In the developed world, the United States tops the list of countries with the highest maternal mortality rates — about 700 deaths per year at a rate of 20.7 deaths per 100,000 births, reports the United Health Foundation.

Not only does the U.S. have the highest rate of pregnancy-related deaths, it is also the only developed nation where the maternal death rate has been increasing. The rate of deaths resulting from pregnancy complications rose by 26 percent from 2000 to 2014. These statistics are staggering to Americans who are under the impression that medical science in the United States is one of the most advanced in the world.

The risks associated with birth are even higher for black mothers. The maternal mortality rate among black women is 47.2 deaths per 100,000 births, compared to a rate of 18.1 deaths per 100,000 births for white women.

Causes of Pregnancy-Related Death

The high rate of maternal deaths in the United States can be attributed to factors such as poverty, lack of health insurance, and limited access to proper prenatal care and maternity wards, especially in rural areas. Sadly, a number of pregnancy deaths are the outcome of neglect and blatant discrimination.

Medical Malpractice

About fifty percent of maternal deaths in the United States are preventable and a result of medical malpractice. The negligence of hospital staff can not only result in direct injury and exacerbated complications, but also simple inattention throughout pregnancy that can cause issues to go unaddressed. It is unfortunately common in many of these cases for nurses and doctors to ignore the concerns of mothers, leading to undiagnosed conditions. Some doctors go as far as refusing treatment to women who they feel are exaggerating their conditions. The immense gap between the maternal death rate among black and white mothers demonstrates the role bias can play when doctors evaluate their patients. Treatable conditions are left ignored, causing issues to worsen and become fatal.

Hemorrhaging (blood loss) and preeclampsia (pregnancy-related high blood pressure) are two of the most common health problems reported by expectant mothers that can become deadly if not examined. These ailments can be easily treated in many cases. Preeclampsia, for example, can be managed with medication when detected early. Unfortunately, a simple solution develops into a need for more complicated operations if patient experiences are disregarded.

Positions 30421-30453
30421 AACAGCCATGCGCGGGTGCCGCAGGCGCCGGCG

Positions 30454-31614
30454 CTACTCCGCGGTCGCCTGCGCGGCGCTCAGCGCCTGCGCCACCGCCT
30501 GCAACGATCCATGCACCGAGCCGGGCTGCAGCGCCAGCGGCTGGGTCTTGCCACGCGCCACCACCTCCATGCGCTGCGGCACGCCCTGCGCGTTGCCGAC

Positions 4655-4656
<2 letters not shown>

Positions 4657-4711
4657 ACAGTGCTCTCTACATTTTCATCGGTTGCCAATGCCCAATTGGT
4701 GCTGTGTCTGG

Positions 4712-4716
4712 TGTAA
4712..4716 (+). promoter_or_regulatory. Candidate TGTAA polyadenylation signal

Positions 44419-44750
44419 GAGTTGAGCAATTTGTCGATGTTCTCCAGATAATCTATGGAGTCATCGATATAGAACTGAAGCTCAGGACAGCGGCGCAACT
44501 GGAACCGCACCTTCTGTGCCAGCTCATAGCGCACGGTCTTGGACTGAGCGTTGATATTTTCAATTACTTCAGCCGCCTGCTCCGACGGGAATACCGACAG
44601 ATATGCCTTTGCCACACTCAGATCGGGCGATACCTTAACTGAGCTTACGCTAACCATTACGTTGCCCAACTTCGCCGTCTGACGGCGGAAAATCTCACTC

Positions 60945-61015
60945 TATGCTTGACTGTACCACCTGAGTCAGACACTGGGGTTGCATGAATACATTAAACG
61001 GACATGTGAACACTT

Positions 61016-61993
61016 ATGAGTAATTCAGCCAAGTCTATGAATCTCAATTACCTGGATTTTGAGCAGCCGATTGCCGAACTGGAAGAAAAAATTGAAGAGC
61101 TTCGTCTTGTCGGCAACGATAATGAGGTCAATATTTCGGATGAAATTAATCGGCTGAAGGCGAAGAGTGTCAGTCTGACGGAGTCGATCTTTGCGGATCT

Why Are Maternal Mortality Rates On The Rise? 

Though this meteoric rise is a concern, you must also consider that significant improvements of the record-keeping regarding maternal deaths have played a role in a part of these rates. However, there are a few key factors which play a tangible part in this heartbreaking endemic. Some research suggests that American women are having children later in their lives, thus increasing their risks of obesity and life-threatening medical conditions such as high blood pressure and diabetes. Pregnant women are also susceptible to perilous risk factors just like any other person, including violence, substance abuse, suicide, homicide, car accidents, etc.

However, the dark reality is that this problem is far more complex and often directly or indirectly related to the hospital, OB/GYN, or medical professional in the direct care of the mother and child. Medical negligence, misconduct, lack of providing adequate care, and poor oversight of care are leading causes of these tragedies. The system is currently failing mothers and their unborn children as these preventable conditions must be mitigated through whatever means necessary, without hesitation. Tentative solutions include an increase in training and communication, reviewing policies, and upholding elevated care criteria for screening, diagnosis, and prevention.

Maternal Mortality: Underlying Causes And Prevention

Although there are unique and specific facts associated with every case of maternal death, explorations into what’s behind rising maternal mortality rates in the U.S. have noted a few of the most common potentially preventable causes. These include:

  • Postpartum hemorrhage
  • Severe hypertension
  • Venous thromboembolism (a blood clot which starts in the vein)